Click to search the Andrew Heiskell Braille and Talking Book Library Skip Navigation

Next Chapter

Wisdom and Wii at the Public Library


 1216923. New York Public LibraryBy three methods we may learn wisdom: First, by reflection, which is the noblest; Second, by imitation, which is the easiest; and third by experience, which is the bitterest. —Confucius

The New England Lifelong Access Libraries Leadership Institute took place in Newton, Massachusetts on December 1-2, 2008. Over 40 librarians from throughout New England attended, with the goal of getting tools, resources, and ideas to help them enhance public library services for older adults in their communities. I had the opportunity to attend and have written more extensive notes which you will find on the Lifelong Access blog. You will find slides from most of the presentations at the Lifelong Access Libraries website. Besides hearing “Stories from the Field” about successful programs, we had several opportunities to hear from experts outside the library field who apprised us of up-to-date research and data relating to aging and topics such as health, volunteering and employment.

One such speaker was Sharon Sokoloff, a gerontologist who directs the Osher Lifelong Learning Institute at Brandeis. The Osher Foundation currently provides funding for 122 similar institutes in 49 states. Though each program is unique, there are a few things they have in common: each provides classes, primarily of an academic nature, for adults 50 and over; each uses peer volunteers; and each is affiliated with a college or university.

Based on experience gleaned from many years devoted to later life education, Ms. Sokoloff expressed great enthusiasm for public libraries as similar learning hubs in the community. She also gave us some valuable words from Confucius on how to seek wisdom (see above). Although libraries may not be able to help with the other two ways, they can certainly provide opportunities for reflection, thereby supporting the most noble way of becoming wise.

Another speaker was Doug Lord from the Connecticut State Library. He encouraged us to “cook the spaghetti and throw it on the wall; if it sticks—go with it!” I must say, The New York Public Library is doing just that. Many of the branch libraries have started visiting their local senior centers to talk about what the library has to offer, register people for library cards, and invite the group over for interesting programs and classes. They have also started bringing over Nintendo Wii equipment, which many libraries own and loan. Wii bowling has proven to be one of the most popular activities at the centers, while a few other popular options are tennis, baseball, and golf.

Here is a brief rundown of ways in which some of the Bronx libraries and nearby senior centers have been collaborating:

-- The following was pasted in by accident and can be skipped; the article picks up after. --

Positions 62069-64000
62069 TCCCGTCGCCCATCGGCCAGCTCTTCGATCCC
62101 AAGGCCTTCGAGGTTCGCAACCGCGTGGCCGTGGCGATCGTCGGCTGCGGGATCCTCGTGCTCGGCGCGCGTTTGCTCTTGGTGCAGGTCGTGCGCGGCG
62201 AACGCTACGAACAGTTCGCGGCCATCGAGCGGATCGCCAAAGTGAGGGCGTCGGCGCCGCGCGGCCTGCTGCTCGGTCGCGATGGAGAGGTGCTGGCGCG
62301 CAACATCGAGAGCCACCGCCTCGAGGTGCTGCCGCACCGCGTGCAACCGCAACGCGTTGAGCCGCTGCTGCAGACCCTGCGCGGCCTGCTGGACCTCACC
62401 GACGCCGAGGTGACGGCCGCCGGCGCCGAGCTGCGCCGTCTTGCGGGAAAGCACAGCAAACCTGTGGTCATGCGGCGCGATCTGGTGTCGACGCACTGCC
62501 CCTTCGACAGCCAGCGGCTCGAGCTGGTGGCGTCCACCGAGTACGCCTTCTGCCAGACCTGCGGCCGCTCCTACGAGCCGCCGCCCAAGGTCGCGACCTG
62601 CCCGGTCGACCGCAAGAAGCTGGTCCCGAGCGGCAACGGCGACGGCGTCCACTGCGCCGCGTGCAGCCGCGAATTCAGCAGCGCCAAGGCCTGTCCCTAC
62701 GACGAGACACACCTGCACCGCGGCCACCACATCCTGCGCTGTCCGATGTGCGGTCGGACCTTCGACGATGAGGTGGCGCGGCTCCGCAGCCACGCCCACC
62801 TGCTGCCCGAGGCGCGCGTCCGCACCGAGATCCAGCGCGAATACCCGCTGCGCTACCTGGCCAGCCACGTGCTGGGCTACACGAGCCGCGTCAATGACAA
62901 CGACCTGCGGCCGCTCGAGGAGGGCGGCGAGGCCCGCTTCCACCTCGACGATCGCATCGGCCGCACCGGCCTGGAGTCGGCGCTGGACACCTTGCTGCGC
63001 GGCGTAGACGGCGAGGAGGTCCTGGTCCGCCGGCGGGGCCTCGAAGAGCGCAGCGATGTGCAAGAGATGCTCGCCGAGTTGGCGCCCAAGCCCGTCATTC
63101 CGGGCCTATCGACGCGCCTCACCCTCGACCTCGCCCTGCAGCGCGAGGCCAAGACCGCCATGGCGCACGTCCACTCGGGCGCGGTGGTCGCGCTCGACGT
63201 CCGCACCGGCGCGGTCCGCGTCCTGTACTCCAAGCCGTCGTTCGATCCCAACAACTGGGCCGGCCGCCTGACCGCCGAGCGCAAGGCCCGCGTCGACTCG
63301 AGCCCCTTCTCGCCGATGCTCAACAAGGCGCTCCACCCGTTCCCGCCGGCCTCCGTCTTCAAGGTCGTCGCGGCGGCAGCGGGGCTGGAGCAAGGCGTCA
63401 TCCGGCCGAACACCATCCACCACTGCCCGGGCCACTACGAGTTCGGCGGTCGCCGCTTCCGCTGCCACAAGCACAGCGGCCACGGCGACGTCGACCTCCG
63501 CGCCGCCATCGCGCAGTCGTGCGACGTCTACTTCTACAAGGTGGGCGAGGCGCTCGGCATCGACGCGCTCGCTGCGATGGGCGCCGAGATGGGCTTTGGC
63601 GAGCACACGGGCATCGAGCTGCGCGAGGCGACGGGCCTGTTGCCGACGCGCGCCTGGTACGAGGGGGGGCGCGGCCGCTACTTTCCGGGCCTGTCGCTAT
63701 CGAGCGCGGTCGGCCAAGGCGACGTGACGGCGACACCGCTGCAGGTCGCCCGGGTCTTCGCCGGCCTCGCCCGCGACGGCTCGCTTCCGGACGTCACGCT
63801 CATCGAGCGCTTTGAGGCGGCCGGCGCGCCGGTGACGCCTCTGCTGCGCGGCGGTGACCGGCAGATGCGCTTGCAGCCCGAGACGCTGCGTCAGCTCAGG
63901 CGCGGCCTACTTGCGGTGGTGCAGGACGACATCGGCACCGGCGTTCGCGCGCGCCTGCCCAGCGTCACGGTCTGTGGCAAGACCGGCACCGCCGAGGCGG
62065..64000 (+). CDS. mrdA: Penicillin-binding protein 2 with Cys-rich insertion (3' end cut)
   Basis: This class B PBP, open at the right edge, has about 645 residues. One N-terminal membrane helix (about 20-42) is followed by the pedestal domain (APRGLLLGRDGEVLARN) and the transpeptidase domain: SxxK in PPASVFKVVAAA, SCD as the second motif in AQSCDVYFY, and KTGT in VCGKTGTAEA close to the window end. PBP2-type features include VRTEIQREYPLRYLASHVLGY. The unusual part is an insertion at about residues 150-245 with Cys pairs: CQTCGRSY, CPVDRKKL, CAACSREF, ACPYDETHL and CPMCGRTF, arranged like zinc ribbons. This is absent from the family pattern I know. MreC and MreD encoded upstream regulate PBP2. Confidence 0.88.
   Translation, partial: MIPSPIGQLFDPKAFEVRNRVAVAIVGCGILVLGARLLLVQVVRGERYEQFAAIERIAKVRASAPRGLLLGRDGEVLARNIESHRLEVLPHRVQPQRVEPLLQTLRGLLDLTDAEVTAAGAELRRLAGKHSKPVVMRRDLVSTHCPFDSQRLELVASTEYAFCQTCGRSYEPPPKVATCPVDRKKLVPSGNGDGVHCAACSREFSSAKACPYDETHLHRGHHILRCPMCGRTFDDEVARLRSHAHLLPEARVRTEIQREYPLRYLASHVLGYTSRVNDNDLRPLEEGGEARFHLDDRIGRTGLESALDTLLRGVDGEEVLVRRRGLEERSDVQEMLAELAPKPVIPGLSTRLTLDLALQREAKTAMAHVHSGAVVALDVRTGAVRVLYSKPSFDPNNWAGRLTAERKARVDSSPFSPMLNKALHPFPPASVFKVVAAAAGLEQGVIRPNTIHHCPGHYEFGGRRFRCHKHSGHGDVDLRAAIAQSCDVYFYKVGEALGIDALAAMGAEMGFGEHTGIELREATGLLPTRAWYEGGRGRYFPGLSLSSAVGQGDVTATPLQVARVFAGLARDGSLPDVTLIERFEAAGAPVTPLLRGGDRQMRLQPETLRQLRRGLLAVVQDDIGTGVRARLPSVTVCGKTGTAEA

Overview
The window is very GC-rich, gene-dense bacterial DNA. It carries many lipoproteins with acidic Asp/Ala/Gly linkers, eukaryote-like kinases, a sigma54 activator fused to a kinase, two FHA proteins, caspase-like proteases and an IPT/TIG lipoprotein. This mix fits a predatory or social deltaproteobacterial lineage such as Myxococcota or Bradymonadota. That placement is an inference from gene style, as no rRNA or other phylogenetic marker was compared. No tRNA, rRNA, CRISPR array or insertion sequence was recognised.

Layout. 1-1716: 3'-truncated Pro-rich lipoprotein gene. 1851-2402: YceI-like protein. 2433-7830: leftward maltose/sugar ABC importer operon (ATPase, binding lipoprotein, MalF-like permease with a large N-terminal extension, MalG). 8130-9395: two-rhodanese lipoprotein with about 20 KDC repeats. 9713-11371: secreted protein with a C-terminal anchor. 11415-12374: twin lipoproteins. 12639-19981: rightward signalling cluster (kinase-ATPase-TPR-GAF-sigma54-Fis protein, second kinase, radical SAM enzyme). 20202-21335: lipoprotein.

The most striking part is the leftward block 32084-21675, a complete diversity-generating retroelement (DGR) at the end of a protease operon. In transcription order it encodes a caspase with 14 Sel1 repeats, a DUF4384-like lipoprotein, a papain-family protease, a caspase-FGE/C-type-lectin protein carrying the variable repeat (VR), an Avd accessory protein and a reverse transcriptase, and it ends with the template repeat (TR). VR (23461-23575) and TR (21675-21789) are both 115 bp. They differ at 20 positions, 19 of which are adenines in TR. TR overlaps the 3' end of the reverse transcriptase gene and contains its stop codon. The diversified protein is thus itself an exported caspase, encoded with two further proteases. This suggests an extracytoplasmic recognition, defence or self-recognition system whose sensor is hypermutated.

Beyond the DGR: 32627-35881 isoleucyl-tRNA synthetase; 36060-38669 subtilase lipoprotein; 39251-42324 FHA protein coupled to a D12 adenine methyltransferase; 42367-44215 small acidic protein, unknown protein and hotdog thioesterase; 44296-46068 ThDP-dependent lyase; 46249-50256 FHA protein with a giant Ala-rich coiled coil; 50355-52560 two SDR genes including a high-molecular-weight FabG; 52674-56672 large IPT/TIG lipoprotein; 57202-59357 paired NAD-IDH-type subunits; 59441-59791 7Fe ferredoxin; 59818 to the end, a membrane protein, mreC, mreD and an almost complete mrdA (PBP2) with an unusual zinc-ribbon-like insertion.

Staff from the Pelham Bay Library visited the RAIN/Middletown Road Senior Center and the Aging in America Senior Center. Between the two centers, they spoke to 120 enthusiastic seniors about what the library had to offer, including a series of computer class for those 50+, and an upcoming musical program, From Italy with Love . Plus, library staff offered to teach classes on not only Basic Internet at each of the centers, but also on Instant Messaging! I’m impressed!

The Grand Concourse Library has twice visited the nearby High Bridge Senior Center and is developing a wonderful relationship with them. They’ve given out library cards on the spot, and will be helping out by giving some computer classes at the ten Internet-accessible computers at the center. They’re also planning some dates for Wii gaming and a book discussion group. We’ll keep you posted on these efforts.

The Parkchester Library which serves an amazingly diverse patron base residing in a 129-acre “scrupulously-planned” (according to The New York Times) community in the East Bronx, has also been providing great service for their local senior centers. One of their enthusiastic staff members has visited the RAIN/Parkchester Senior Center to regale them with stories and poems. And their visit to PEP for Seniors resulted in several of their members of their creative writing class presenting their own stories at the library’s Open Mic Night! Many of the Parkchester seniors participate in the Knitting and Crochet classes at the library.

And, exciting news for any library, anywhere with a Wii Bowling for Seniors program—you are invited to participate in the Kent Public Library Holiday Classic Wii Bowling Tournament. Your library can enter as many four member teams as you have. Each four member team will record their best combined scores of their two best games bowled from December 15, 2008 through January 16, 2009. To enter teams please email Frank Rees, Kent Public Library at


Patron-generated content represents the views and interpretations of the patron, not necessarily those of The New York Public Library. For more information see NYPL's Website Terms and Conditions.

Post new comment